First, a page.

Category Archives: Learning the Piano

If I Could Be With You One Hour Tonight — In Popular Music

Popular music as a category was mostly defined by the volume of record sales. Sometimes it was called easy listening or middle of the road music. Bing Crosby, Glenn Miller, and Les Brown were probably the most successful at capturing … Continue reading

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Fats on Friday — Squeeze Me plus a bonus appearance by Earl “Fatha” Hines.

Above is a video snippet  from a television show in the 1960’s, hosted by the Jazz critic, Ralph Gleason.  Earl “Fatha” Hines talks and demonstrates on the piano what he learned and how his piano style developed. To me, this was an … Continue reading

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Fats on Friday — Fats Waller and Art Tatum

Tonight, I’m featuring a comparison between two versions of the song, Georgia On My Mind.  The same song played by Fats Waller and then by Art Tatum. Art Tatum was blind.  He  played piano exclusively by ear, and what an … Continue reading

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Piano Rolls and Player Piano Redux in the New Year

I  wrote a number of posts about piano rolls in which my primary interest was using scanned piano rolls in computer MIDI devices for learning purposes.  I haven’t really kept current with acoustic piano manufacturing.  I also wasn’t aware that … Continue reading

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Learning the Piano: the incredible power of Midi and the Fourth of July

Synthesia is not the only MIDI based software program for reproducing or recording piano notes on a computer. There are much older programs that have been composing music professionally for some time. Roland Sound Canvas is one of those programs. … Continue reading

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Learning the Piano: back to Synthesia

Stephanie Trick is a young woman who plays ragtime and 1920’s Jazz Piano professionally. Here is a You Tube screen shot of her version of James P. Johnson’s Harlem Strut. Note that one of the commentators complained that she was … Continue reading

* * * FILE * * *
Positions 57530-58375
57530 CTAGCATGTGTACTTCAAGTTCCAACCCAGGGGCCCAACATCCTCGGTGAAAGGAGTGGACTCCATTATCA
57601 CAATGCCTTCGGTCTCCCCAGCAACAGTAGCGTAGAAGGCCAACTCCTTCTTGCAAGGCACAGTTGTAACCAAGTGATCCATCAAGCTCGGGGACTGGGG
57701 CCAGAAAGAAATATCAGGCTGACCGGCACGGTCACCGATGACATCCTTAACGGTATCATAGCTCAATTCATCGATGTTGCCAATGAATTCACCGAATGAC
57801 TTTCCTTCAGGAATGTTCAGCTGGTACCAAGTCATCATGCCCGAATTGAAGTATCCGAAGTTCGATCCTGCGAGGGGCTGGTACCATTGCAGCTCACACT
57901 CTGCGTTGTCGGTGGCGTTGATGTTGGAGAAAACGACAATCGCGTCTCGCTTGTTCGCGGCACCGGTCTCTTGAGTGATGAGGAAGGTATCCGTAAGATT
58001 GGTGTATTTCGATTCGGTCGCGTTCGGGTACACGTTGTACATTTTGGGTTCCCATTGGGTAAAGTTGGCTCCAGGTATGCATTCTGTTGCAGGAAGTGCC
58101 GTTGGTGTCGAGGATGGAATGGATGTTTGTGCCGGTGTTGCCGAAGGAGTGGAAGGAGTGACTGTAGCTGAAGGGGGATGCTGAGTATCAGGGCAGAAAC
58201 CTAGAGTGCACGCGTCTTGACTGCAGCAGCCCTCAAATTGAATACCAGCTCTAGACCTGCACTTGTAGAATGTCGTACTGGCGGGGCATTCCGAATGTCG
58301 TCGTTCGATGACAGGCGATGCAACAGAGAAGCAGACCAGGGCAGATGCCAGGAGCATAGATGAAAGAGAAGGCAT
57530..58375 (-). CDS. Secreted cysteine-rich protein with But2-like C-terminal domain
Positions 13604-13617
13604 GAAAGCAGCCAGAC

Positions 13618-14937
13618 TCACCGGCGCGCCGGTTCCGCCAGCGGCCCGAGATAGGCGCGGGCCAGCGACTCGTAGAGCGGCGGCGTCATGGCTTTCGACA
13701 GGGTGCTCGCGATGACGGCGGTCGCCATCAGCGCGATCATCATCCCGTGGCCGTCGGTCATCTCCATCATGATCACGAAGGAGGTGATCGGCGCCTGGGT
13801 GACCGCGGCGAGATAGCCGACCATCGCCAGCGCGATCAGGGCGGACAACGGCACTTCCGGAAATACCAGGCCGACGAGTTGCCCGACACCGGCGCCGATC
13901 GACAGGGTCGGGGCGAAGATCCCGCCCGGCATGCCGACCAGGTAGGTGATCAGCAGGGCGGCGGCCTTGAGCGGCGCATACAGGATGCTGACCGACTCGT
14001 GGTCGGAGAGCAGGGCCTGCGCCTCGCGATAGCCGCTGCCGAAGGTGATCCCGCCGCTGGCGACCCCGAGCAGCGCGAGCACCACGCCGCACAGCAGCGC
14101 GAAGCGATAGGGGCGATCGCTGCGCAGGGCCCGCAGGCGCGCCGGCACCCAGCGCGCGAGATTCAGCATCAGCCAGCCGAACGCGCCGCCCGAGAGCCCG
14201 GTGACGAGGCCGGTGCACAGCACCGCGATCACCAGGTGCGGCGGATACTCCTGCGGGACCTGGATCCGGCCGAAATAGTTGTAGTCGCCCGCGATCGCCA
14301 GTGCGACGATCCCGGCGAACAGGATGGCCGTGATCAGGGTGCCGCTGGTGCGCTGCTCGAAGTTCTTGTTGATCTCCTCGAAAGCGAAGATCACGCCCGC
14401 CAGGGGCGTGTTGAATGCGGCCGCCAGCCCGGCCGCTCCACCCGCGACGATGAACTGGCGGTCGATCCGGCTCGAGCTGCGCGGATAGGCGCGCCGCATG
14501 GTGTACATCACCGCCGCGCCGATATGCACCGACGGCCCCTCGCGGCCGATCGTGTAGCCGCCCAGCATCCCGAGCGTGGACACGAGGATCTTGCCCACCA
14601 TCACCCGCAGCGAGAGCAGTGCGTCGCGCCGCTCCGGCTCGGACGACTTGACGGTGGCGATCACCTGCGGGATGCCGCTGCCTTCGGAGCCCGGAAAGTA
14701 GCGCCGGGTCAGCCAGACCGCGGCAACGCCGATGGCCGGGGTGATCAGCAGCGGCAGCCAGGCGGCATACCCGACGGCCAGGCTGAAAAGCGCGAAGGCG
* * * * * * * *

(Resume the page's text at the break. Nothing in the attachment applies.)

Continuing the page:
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Learning the Piano: What George Gershwin did with a player piano

George Gershwin, the legendary composer of musicals, began studying music at the age of Ten. He began with three famous classical music teachers. His first teacher, Charles Hambitzer was also his mentor. He began as a song plugger in a … Continue reading

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Learning the Piano: What Duke Ellington learned from the player piano

The legendary Jazz musician, Duke Ellington, learned to play James P. Johnson’s Carolina Shout on a player piano. The Carolina Shout was the test you had to pass, the standard you had to meet, to be considered a real Harlem … Continue reading

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Learning the Piano: What is a piano roll?

As we saw in the last post, the player piano has a top roller that feeds the piano roll across the sensor bar to the pickup roll below. The piano roll was made of paper that was punched with holes. … Continue reading

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Learning the Piano: But First, What is a player piano?

It occurred to me today that in my last post, I assumed that people would know what a player piano and a piano roll were. So, first things first, here is a player piano on the left.  The two rollers, … Continue reading

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